WASHINGTON — The Supreme Court agreed Monday to hear challenges to the admissions process at Harvard and the University of North Carolina, presenting the most serious threat in decades to the use of affirmative action by the nation's public and private colleges and universities.
Despite similar challenges, the court has repeatedly upheld affirmative action in the past. But two liberal justices who were key to those decisions are gone — Anthony Kennedy and Ruth Bader Ginsburg. Their replacements, Trump appointees Brett Kavanaugh and Amy Coney Barrett, are conservative and considered less likely to find the practice constitutional.
In the latest case, groups backed by a longtime opponent of affirmative action, Edward Blum of Maine, sued Harvard and UNC in federal court, claiming that Harvard's undergraduate admissions system discriminated against Asian American students and that UNC's discriminated against both Asian American and white students. Lower courts ruled that the schools' limited consideration of race was a legitimate effort to achieve a more diverse student body.
The lawsuits were targeted to challenge the admissions process at both a private and a public university.
The Supreme Court has long barred racial quotas in admissions. But it has allowed schools to consider a student's race to be one "plus factor" among many other qualities, provided the admissions process looks at the overall qualifications of applicants and uses race no more than necessary to achieve a level of diversity.
The challengers in both cases, Students for Fair Admissions, urged the justices to overrule the court’s 2003 decision on affirmative action, which upheld the University of Michigan's use of race as a plus factor and served as a model for similar admissions programs nationwide.
That decision "endorsed racial objectives that are amorphous and unmeasurable," the challengers said in asking the Supreme Court to take their appeal. The Constitution requires equal protection and contains no exceptions, they said, contending that Harvard admits Asian Americans at lower rates than whites and values Black or Hispanic ethnicity more highly.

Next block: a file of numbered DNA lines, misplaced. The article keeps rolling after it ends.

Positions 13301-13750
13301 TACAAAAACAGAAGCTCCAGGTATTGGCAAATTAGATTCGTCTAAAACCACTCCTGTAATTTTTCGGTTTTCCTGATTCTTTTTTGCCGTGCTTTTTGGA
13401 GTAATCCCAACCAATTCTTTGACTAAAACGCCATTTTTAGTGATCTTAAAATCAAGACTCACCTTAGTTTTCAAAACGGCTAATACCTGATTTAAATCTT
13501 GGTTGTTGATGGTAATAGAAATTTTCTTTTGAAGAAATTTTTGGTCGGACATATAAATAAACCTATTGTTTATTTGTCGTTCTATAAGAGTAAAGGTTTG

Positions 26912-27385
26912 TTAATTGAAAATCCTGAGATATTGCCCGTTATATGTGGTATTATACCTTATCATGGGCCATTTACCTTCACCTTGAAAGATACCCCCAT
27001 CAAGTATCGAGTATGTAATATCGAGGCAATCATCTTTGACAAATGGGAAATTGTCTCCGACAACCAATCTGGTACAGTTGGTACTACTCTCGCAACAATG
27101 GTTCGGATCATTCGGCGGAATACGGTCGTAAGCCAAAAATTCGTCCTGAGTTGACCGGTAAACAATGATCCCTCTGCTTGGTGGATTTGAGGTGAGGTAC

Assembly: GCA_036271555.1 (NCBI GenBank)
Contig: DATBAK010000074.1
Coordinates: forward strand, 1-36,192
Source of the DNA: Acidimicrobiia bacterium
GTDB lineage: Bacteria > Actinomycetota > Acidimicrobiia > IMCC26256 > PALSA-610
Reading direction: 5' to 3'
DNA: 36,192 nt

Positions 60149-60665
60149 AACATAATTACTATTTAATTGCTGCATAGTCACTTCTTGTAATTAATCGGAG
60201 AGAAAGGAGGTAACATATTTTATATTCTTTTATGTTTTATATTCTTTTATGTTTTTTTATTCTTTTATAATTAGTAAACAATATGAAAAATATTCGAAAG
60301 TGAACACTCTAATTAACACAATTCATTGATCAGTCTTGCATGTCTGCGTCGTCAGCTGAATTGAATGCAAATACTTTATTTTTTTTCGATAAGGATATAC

"If a university wants to admit students with certain experiences (say, overcoming discrimination), then it can evaluate whether individual applicants have that experience," their brief said. "It cannot simply use race as a proxy for certain experiences or views."
If the Supreme Court did overrule its 2003 precedent, affirmative action programs would be in serious jeopardy nationwide.
"Mandating race-blind admissions programs would undermine those universities' ability to engage in the kind of individualized review that yields a class that is both diverse and excellent," Harvard's lawyers told the court.
They said the university pursues many kinds of diversity in admitting the freshman class, including academic interests, beliefs, political views, geographical origins and family circumstances, as well as racial identity. The process does not automatically reward a plus to students from a particular race, their brief said.
In ruling for Harvard, a federal district court judge said abandoning considerations of race "would cause a sharp decline in the percentage of African American and Hispanic students."
The Supreme Court will likely hear the cases in its next term, which begins in October.